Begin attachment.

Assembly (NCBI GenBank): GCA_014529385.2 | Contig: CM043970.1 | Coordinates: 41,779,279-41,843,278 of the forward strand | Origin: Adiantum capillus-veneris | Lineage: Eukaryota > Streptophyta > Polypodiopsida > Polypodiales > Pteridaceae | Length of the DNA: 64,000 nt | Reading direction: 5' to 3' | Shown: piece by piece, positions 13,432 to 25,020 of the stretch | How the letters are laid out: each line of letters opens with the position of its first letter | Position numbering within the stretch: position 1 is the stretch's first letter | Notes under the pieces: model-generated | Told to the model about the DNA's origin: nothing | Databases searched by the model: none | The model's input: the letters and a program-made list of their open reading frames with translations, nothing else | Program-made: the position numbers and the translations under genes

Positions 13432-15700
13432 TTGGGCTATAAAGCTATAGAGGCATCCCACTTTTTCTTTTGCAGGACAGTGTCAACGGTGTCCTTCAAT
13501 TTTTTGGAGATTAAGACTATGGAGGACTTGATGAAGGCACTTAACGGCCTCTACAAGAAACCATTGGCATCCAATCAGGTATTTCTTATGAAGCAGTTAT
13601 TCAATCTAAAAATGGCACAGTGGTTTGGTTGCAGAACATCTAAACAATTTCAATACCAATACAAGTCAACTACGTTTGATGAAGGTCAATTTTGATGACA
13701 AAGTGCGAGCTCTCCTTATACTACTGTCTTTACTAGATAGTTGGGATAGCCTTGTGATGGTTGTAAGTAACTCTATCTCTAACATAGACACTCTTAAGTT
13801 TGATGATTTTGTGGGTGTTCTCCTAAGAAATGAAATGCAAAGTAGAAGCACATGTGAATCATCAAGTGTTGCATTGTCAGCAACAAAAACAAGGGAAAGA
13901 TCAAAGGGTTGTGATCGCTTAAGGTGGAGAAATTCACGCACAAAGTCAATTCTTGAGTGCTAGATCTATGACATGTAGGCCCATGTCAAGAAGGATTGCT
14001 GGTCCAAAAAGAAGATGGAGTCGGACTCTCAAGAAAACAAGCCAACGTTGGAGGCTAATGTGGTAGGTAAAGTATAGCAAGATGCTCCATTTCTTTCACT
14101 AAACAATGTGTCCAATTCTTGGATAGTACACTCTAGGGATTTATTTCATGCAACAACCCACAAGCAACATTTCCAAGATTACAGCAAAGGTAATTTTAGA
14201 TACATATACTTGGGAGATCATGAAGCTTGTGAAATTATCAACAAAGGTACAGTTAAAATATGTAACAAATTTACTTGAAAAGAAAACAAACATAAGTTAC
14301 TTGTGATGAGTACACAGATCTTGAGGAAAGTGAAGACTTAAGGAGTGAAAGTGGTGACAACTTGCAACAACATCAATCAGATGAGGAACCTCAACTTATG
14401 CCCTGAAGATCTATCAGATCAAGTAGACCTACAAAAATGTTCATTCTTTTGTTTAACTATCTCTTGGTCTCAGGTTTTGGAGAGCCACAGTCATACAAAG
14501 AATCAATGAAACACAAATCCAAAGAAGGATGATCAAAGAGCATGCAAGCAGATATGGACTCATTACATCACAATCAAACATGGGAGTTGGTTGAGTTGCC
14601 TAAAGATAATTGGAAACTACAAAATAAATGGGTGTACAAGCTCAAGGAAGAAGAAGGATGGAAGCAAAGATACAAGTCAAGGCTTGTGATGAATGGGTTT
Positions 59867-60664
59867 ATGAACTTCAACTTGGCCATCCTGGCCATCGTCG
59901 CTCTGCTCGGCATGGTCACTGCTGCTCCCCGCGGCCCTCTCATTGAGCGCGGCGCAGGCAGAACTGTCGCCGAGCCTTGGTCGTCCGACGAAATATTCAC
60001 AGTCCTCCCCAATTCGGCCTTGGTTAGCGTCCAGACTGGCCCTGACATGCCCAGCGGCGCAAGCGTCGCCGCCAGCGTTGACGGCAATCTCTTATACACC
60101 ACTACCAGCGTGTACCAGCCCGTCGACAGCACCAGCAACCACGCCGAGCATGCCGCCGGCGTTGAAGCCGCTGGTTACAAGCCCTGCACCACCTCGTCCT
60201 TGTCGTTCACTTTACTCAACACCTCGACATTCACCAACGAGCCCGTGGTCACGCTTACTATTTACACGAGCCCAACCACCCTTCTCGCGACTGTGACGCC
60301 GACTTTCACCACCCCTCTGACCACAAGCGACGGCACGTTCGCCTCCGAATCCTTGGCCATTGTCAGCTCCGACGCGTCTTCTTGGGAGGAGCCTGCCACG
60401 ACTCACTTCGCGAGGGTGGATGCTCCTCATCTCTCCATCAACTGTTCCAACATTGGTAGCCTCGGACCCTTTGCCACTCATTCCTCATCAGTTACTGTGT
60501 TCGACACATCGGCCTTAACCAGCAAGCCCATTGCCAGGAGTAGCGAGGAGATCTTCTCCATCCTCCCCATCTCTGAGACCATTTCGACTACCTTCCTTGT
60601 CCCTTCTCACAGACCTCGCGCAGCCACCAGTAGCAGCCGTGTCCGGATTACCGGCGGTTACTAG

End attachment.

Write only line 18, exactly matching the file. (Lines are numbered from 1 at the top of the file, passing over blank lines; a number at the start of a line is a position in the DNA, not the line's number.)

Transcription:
59901 CTCTGCTCGGCATGGTCACTGCTGCTCCCCGCGGCCCTCTCATTGAGCGCGGCGCAGGCAGAACTGTCGCCGAGCCTTGGTCGTCCGACGAAATATTCAC